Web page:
Archaeology ORCA

Video Images of the German High Seas Fleet Scrap Sites

Good visibility and perfect conditions, while diving on the German High Seas Fleet Scrap Sites (Scapa Flow Orkney), enabled the team to video amazing wreckage left behind following the salvage operations of the inter-war years.

The video clip above shows remains of the German Battlecruiser Von der Tann including one of the derricks, used for lifting the ship’s pinnace, and superstructure that became detached as the ship was raised and moved across Scapa Flow, Orkney.

Marine archaeologist, Sandra Henry from Orkney Research Centre for Archaeology (ORCA), the University of the Highlands and Islands Archaeology Institute and Kevin Heath from SULA Diving completed a dive on the German High Seas Fleet scrap sites in early spring.

Concentrating on sites located through side scan sonar survey completed in phase one, the archaeologists recorded and documented extensive remains of the First World War fleet that still lie on the seabed. The conditions underwater were perfect and visibility was good, allowing the divers to take some excellent photographs and video footage while recording and surveying the wreckage left behind following the inter-war salvage efforts on the scuttled German High Seas Fleet.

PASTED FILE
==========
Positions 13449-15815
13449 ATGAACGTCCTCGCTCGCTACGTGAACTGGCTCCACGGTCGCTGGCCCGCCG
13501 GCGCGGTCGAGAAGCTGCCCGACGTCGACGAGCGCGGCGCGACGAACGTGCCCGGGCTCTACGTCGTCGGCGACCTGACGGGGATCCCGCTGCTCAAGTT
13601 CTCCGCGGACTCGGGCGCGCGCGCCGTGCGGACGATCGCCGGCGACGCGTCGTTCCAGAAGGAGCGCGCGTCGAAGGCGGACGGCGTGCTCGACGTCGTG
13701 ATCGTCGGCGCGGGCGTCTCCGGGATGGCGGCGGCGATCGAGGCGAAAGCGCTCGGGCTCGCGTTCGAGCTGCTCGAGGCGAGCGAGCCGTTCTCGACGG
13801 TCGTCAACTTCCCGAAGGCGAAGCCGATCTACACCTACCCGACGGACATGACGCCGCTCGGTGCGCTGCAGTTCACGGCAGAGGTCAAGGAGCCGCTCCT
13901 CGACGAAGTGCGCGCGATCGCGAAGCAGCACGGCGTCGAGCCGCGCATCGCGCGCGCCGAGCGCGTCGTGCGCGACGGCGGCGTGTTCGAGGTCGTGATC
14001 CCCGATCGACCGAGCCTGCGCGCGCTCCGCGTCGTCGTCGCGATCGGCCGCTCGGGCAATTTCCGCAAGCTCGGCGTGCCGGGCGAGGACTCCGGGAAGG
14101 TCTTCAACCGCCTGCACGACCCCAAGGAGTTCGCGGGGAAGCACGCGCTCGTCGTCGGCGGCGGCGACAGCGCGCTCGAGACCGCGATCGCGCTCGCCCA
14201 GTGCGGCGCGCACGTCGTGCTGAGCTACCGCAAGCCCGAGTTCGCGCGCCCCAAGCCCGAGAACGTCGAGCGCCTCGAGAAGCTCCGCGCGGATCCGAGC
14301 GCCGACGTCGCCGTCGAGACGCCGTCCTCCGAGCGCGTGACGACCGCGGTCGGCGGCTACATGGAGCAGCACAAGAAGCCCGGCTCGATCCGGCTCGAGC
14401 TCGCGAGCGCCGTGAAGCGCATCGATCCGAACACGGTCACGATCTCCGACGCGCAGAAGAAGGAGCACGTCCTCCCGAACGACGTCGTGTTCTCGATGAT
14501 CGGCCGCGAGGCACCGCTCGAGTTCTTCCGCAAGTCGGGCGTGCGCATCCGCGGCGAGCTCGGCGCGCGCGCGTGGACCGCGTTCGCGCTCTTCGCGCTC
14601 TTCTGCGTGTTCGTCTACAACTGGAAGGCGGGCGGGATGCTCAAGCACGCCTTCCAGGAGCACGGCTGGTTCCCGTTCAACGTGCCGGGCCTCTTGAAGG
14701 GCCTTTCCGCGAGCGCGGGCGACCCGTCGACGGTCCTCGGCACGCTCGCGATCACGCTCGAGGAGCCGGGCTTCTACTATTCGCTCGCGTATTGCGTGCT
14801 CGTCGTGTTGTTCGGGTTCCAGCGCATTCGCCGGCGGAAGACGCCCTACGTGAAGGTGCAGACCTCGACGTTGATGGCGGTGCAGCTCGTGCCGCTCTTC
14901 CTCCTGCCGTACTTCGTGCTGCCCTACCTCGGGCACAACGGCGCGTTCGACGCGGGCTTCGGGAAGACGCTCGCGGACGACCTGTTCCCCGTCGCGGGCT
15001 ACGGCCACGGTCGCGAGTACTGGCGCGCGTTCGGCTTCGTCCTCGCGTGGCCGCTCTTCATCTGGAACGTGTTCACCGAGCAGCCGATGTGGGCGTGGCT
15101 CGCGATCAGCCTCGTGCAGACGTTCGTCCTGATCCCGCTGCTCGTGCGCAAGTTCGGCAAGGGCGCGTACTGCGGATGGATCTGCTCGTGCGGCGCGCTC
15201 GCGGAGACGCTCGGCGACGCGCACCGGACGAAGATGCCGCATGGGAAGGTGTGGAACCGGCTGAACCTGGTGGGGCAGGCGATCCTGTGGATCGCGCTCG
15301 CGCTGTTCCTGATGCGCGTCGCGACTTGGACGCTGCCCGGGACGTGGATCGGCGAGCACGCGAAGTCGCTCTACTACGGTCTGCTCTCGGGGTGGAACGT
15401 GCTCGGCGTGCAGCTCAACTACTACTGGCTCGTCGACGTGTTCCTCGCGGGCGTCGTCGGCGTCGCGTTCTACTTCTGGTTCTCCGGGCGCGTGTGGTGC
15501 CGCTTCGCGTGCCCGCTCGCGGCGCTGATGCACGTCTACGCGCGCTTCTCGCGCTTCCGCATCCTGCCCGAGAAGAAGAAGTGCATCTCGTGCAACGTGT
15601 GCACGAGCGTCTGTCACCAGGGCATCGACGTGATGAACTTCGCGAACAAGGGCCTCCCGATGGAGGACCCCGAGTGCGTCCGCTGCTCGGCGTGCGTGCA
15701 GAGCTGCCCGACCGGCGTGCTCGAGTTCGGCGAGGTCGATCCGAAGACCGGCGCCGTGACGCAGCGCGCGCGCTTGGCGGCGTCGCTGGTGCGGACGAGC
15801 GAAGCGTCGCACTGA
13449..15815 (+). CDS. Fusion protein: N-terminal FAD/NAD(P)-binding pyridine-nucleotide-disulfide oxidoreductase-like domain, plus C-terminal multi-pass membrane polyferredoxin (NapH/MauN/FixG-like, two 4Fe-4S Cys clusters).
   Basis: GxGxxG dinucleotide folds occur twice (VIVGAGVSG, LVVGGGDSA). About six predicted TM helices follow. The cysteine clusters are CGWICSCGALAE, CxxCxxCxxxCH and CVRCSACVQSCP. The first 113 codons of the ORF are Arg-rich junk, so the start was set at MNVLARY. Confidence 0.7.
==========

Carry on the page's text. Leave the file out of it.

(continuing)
The salvaging of the German High Seas Fleet in the 1920s-40s raised battleships, battlecruisers and destroyers from the seabed for scrapping at dockyard sites further south such as Rosyth. Today the remains of these ships and their associated salvage lie on the seabed, continuing to tell the story of the High Seas Fleet in Scapa Flow, and providing an exciting and interesting heritage resource.

Sandra Henry added, “The story of the scuttling of the High Seas Fleets and the later salvage operation have come to life through the recording and documentation of the ship remains present on the seabed in Scapa Flow. This project, funded by Historic Environment Scotland, will gather data which will be used to protect and monitor these sites for public engagement and enjoyment.”

The project is designed to showcase the significant wreckage of the scrap sites of the German High Seas Fleet and was conducted on behalf of Historic Environment Scotland.

To catch up on full details of the project click our posts German High Seas Fleet Scrap Site Survey in Scapa Flow & Diving on the German High Seas Fleet Scrap Sites.

All images copyright UHI Archaeology Institute.